The core distortion is involved in the entire musculoskeletal system including the cranium and its specific imbalances relating to TMJ imbalance and dysfunction. Therefore, if we start looking beyond just the areas of pain and look at the overall balance and function in the body, we find the source of most clients' pain. This covers TMJ, headaches, the entire spine and appendages into the feet such as plantar fasciitis and compartmental syndrome. As you can see, it involves the entire musculoskeletal system. With the imbalance of the iliums and sacrum, we get exaggerated curvatures of the spine putting excessive stress on the edges of the discs leading to early degeneration, thinning and even herniations and ruptures of the discs.
When evaluating the muscles and soft tissue using functional kinesiology, 50% of the muscles are operating at a 50% or less efficiency due to this imbalance, leaving them susceptible to injuries such as strain, tearing, adhesion and scar tissue build up. In addition, the shortening and over contraction of some of the muscles directly result in compression along the nerve pathways and many types of nerve pain.
The body in core distortion is also much more susceptible to injuries at the joints. The imbalance of the core distortion results in a dysfunction at the joints since at least half the muscles at the joints are severely weakened and cannot support the stabilization and balance under strain. No matter how effective your soft tissue therapy is, if the weaknesses at the joints due to the core distortion are not brought back to strength, then the causes for the injury or pain are still present and full rehabilitation has not been achieved. However, if the core distortion is released, the structure is brought back into balance including the joints and the soft tissue is brought back to full functional strength. This will produce long-term improvements. The symptoms of pain will disappear. The importance of releasing the core distortion back into balance and function to reduce and rehabilitate the conditions resulting in pain cannot be stressed enough. This is a long-term solution to the structural imbalance resulting in pain and dysfunction of at least 90% of musculoskeletal problems.
It is amazing that most of the medical field has not looked at the imbalances in the entire structure, but rather focuses on individual areas. Consequently, there is no awareness of the overall pattern of imbalance found with the core distortion. There are some chiropractic and osteopathic treatment models that do include working with the entire structure, but mainly by adjusting the joints and vertebrae. While the chiropractors adjust joints and bones, when the soft tissue is engaged in movement and structural stabilization, it moves the bones back into the patterns governed by the tension and weakness of the soft tissue. Whenever structural drawings are made of the musculoskeletal system, the imbalances of the core distortion are obvious. Massage therapists have an advantage as the soft tissue governs the organization alignment and function of the musculoskeletal system. It is possible to stand our clients up for full structural evaluation and see how the core distortion relates directly to their musculoskeletal pain. It is then possible to work with specialized soft tissue protocols to bring the core distortion back into balance, not only in the area of the symptoms (pain), but also throughout the structure so every part of the structure supports function and balance.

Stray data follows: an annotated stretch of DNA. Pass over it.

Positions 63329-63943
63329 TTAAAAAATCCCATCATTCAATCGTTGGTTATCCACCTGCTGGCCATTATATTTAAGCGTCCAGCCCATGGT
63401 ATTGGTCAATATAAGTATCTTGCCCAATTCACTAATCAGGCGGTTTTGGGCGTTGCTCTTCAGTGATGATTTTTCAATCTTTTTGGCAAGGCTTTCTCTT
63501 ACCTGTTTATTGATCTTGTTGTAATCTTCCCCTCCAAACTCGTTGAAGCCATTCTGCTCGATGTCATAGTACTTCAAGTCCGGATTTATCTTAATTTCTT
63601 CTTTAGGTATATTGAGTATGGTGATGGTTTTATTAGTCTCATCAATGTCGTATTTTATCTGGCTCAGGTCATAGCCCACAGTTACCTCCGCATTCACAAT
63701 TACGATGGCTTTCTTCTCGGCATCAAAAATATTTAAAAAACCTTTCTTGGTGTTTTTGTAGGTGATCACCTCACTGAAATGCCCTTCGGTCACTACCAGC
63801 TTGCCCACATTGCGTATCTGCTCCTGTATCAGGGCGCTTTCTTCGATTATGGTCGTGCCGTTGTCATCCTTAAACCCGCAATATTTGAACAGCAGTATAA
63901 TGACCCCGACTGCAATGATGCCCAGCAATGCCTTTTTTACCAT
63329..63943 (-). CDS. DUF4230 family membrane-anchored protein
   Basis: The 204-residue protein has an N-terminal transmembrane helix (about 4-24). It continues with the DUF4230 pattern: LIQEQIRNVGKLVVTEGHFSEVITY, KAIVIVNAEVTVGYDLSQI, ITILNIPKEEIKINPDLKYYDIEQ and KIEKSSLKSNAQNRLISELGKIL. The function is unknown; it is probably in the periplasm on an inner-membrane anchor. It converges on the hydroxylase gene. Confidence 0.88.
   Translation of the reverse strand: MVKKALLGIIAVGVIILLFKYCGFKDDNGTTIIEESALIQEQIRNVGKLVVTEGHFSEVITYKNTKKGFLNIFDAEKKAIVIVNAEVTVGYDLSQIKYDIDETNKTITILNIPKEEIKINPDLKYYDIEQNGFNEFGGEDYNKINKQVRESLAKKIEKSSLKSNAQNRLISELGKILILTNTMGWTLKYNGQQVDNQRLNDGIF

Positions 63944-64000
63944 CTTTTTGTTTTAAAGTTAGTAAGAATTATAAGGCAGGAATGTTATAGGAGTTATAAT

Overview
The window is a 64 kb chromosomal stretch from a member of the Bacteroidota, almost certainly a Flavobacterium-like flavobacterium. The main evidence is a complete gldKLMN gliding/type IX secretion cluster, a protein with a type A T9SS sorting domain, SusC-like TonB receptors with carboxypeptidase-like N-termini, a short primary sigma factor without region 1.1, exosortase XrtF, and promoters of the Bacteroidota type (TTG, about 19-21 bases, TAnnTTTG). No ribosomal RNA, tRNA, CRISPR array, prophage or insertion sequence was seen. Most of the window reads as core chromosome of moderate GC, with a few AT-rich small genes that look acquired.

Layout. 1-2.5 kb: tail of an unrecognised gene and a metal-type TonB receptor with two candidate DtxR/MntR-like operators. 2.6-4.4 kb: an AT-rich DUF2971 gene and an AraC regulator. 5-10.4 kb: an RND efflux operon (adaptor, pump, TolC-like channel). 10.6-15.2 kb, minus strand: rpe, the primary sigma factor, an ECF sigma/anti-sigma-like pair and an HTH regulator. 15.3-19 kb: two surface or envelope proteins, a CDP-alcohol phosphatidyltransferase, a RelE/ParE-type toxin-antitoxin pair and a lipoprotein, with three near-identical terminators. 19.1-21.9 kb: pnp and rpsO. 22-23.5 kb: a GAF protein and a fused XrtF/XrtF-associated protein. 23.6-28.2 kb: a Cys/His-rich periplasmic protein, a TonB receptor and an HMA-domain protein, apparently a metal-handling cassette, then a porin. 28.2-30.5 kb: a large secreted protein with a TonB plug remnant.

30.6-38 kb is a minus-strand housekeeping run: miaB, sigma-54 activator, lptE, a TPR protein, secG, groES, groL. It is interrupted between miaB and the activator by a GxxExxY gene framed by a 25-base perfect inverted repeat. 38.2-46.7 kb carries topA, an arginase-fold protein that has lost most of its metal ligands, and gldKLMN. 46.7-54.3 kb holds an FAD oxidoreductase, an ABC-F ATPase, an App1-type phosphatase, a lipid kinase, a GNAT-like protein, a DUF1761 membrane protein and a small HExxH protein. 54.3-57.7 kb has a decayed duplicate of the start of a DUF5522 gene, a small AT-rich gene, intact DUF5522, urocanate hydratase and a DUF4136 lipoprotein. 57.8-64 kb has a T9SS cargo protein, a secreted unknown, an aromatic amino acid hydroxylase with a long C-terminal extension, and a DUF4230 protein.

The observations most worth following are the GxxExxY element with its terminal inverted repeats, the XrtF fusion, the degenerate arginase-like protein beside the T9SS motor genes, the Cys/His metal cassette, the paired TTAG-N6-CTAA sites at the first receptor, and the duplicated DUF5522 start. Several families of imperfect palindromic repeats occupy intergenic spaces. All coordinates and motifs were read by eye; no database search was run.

Consequently, the reoccurrence of the old dysfunction and pain is prevented. This is most effectively accomplished when the cranial imbalances caused by soft tissue restrictions of the cranium are released first, which bring the hip complex back into weight bearing support balancing the sacrum and equalizing the leg length. This creates a balanced weight bearing foundation for the spine reducing spinal curvatures and excessive pressures on the disc. The improved structural balance is seen at every joint and restores strength to the weakened muscles surrounding each joint.
Once a foundation for rehabilitation of the musculoskeletal system has been achieved by releasing the core distortion cranially, the body is trying to balance, there is weight bearing support at the hip complex and there is restored strength to the musculature governing every joint. At this point, further soft tissue work to release ischemia and trigger points, old myofascial holding patterns, adhesions, scar tissue and nerve compressions will be working with the body which is already moving into optimal balance and function. When this happens, structural balance results in pain free function. Even old injuries, damaged joints and discs can heal. Clients really are able to resume their normal life activities pain free.
Click here for more information about Don McCann, MA, LMT, LMHC, CSETT.